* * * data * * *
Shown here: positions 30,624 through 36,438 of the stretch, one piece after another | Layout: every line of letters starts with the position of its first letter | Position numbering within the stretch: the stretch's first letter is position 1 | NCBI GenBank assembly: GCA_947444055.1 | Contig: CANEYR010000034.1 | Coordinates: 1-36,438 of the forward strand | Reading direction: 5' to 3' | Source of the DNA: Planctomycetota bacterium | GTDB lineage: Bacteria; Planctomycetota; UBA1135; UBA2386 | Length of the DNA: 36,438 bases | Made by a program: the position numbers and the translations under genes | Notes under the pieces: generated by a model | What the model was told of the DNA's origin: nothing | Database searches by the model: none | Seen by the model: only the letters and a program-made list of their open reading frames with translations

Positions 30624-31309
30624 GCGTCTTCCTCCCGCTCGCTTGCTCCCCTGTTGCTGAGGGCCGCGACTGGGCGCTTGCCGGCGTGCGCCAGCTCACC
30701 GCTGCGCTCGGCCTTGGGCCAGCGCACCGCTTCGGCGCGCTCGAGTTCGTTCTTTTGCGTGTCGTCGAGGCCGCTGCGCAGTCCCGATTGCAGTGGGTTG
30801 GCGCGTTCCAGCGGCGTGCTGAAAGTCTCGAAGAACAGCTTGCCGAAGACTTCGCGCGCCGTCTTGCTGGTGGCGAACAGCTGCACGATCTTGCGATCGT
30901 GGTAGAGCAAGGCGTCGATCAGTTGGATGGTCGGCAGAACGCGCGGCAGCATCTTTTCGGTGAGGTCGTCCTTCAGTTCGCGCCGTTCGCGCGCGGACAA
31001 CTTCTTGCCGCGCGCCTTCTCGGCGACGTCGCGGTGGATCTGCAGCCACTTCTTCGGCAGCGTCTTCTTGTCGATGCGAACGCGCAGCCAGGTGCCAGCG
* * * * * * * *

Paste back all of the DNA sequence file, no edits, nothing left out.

Shown here: positions 30,624 through 36,438 of the stretch, one piece after another | Layout: every line of letters starts with the position of its first letter | Position numbering within the stretch: the stretch's first letter is position 1 | NCBI GenBank assembly: GCA_947444055.1 | Contig: CANEYR010000034.1 | Coordinates: 1-36,438 of the forward strand | Reading direction: 5' to 3' | Source of the DNA: Planctomycetota bacterium | GTDB lineage: Bacteria; Planctomycetota; UBA1135; UBA2386 | Length of the DNA: 36,438 bases | Made by a program: the position numbers and the translations under genes | Notes under the pieces: generated by a model | What the model was told of the DNA's origin: nothing | Database searches by the model: none | Seen by the model: only the letters and a program-made list of their open reading frames with translations

Positions 30624-31309
30624 GCGTCTTCCTCCCGCTCGCTTGCTCCCCTGTTGCTGAGGGCCGCGACTGGGCGCTTGCCGGCGTGCGCCAGCTCACC
30701 GCTGCGCTCGGCCTTGGGCCAGCGCACCGCTTCGGCGCGCTCGAGTTCGTTCTTTTGCGTGTCGTCGAGGCCGCTGCGCAGTCCCGATTGCAGTGGGTTG
30801 GCGCGTTCCAGCGGCGTGCTGAAAGTCTCGAAGAACAGCTTGCCGAAGACTTCGCGCGCCGTCTTGCTGGTGGCGAACAGCTGCACGATCTTGCGATCGT
30901 GGTAGAGCAAGGCGTCGATCAGTTGGATGGTCGGCAGAACGCGCGGCAGCATCTTTTCGGTGAGGTCGTCCTTCAGTTCGCGCCGTTCGCGCGCGGACAA
31001 CTTCTTGCCGCGCGCCTTCTCGGCGACGTCGCGGTGGATCTGCAGCCACTTCTTCGGCAGCGTCTTCTTGTCGATGCGAACGCGCAGCCAGGTGCCAGCG